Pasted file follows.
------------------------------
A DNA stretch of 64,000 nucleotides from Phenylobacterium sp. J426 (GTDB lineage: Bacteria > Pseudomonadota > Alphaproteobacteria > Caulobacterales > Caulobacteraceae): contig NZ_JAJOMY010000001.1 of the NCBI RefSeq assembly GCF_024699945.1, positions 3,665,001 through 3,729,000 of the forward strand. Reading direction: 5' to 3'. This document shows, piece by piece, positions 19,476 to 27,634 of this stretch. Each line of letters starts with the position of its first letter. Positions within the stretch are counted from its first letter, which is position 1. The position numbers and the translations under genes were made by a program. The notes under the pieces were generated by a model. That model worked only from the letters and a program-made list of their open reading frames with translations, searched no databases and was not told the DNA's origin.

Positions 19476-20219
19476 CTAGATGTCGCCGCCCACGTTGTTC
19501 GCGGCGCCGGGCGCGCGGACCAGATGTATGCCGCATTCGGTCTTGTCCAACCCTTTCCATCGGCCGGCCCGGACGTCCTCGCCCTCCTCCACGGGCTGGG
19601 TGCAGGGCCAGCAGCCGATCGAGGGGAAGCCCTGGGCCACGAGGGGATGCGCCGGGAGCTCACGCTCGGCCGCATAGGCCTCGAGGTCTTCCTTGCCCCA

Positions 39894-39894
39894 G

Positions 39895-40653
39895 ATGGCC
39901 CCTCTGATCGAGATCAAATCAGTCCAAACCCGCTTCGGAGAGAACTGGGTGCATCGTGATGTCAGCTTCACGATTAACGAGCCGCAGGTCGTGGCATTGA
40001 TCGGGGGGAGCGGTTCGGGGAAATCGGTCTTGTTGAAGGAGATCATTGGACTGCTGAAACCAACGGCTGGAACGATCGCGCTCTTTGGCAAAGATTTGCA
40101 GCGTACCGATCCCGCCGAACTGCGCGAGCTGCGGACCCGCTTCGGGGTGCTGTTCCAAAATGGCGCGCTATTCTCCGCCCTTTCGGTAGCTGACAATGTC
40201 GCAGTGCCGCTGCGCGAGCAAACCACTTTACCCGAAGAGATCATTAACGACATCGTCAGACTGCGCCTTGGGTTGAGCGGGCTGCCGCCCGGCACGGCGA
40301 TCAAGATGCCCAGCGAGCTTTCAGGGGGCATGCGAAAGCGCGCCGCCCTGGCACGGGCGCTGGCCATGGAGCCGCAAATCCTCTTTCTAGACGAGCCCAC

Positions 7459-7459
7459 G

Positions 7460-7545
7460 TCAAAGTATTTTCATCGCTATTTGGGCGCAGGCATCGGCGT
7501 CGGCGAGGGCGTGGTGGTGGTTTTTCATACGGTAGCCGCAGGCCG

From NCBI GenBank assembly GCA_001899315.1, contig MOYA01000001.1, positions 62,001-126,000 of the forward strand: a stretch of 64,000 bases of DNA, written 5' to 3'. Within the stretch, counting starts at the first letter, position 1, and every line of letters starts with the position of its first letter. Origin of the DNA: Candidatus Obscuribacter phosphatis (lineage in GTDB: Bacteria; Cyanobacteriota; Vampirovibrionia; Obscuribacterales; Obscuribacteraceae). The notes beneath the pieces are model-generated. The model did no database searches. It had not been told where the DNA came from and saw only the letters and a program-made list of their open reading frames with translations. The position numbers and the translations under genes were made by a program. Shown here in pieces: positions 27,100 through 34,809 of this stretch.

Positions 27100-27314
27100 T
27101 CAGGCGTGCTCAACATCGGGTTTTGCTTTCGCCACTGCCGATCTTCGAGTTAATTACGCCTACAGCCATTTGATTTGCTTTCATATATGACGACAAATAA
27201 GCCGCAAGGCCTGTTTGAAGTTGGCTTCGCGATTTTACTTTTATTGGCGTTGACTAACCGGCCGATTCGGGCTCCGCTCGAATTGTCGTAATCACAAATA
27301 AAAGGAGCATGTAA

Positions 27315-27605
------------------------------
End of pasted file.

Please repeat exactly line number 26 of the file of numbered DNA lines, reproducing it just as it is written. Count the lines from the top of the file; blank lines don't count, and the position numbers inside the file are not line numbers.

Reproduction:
Positions 27315-27605